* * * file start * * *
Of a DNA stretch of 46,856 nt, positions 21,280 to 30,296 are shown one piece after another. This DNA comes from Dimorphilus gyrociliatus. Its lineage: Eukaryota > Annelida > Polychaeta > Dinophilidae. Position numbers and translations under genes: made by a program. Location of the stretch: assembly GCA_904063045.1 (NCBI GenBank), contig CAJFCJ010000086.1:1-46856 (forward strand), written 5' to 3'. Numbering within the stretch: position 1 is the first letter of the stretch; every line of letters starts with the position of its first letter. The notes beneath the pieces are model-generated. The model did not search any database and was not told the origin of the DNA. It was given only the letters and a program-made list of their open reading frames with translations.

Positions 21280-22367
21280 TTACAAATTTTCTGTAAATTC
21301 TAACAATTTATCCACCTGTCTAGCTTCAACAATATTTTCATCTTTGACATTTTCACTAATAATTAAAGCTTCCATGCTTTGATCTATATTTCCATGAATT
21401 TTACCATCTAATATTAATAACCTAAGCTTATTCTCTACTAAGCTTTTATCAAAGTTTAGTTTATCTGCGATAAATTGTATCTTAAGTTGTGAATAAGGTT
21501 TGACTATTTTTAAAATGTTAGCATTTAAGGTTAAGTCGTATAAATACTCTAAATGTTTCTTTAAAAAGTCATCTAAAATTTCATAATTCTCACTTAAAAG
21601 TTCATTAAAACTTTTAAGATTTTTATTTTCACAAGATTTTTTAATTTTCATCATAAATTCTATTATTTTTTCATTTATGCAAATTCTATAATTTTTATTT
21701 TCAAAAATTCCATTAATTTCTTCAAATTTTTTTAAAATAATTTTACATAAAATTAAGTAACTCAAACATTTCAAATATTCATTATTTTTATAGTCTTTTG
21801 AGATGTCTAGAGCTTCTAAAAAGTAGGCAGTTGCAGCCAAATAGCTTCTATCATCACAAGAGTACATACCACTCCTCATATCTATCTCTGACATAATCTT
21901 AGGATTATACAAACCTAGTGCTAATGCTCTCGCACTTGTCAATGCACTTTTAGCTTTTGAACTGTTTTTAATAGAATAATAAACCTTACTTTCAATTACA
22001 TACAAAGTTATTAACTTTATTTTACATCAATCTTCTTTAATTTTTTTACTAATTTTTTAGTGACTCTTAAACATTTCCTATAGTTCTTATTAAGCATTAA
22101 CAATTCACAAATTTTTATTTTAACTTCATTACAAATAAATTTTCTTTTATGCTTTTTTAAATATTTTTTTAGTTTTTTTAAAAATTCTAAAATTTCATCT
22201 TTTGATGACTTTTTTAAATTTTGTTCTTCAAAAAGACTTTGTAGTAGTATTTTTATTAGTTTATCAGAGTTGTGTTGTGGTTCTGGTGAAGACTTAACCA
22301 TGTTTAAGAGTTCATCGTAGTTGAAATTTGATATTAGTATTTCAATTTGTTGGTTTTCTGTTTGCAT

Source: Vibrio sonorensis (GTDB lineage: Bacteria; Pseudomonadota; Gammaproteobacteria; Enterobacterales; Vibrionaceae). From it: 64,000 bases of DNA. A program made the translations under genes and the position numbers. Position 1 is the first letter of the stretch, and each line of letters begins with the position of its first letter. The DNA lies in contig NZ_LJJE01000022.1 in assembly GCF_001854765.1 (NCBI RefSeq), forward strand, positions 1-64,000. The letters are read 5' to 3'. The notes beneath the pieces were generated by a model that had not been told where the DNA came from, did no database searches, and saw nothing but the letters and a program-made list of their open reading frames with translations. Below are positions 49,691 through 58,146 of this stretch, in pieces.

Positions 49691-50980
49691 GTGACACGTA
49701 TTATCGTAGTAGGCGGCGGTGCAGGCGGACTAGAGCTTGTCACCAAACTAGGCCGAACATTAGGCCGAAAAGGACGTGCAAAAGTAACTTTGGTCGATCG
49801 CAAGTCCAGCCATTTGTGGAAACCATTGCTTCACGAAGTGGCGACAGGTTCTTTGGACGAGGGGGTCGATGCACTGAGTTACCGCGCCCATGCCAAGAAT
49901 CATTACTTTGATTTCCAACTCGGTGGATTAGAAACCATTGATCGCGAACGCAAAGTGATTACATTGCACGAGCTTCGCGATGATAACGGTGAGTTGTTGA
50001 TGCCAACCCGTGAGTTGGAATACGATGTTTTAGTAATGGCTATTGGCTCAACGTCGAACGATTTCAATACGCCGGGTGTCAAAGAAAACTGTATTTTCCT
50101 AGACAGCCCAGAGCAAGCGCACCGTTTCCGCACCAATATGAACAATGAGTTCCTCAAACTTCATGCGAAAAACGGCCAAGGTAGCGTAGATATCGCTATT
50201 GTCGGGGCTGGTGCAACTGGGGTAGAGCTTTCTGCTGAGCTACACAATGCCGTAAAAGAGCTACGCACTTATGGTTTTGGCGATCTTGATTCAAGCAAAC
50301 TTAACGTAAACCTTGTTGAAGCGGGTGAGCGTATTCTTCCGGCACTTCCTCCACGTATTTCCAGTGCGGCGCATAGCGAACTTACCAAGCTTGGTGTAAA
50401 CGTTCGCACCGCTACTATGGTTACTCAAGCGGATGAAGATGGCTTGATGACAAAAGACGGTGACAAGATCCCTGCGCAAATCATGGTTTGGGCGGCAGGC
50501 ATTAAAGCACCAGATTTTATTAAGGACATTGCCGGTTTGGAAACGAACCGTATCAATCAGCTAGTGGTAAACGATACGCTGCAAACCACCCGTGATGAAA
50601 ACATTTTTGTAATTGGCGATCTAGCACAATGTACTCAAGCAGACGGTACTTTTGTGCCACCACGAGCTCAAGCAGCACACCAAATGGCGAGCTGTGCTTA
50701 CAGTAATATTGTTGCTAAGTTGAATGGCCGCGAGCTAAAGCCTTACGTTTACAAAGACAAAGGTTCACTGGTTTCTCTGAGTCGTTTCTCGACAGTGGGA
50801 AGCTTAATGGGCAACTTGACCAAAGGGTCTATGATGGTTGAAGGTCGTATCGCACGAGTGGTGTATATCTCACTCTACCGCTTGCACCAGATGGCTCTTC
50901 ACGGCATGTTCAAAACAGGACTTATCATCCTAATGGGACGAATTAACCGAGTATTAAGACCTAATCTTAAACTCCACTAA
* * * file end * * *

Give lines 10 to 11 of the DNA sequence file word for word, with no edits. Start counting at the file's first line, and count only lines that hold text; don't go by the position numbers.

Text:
21901 AGGATTATACAAACCTAGTGCTAATGCTCTCGCACTTGTCAATGCACTTTTAGCTTTTGAACTGTTTTTAATAGAATAATAAACCTTACTTTCAATTACA
22001 TACAAAGTTATTAACTTTATTTTACATCAATCTTCTTTAATTTTTTTACTAATTTTTTAGTGACTCTTAAACATTTCCTATAGTTCTTATTAAGCATTAA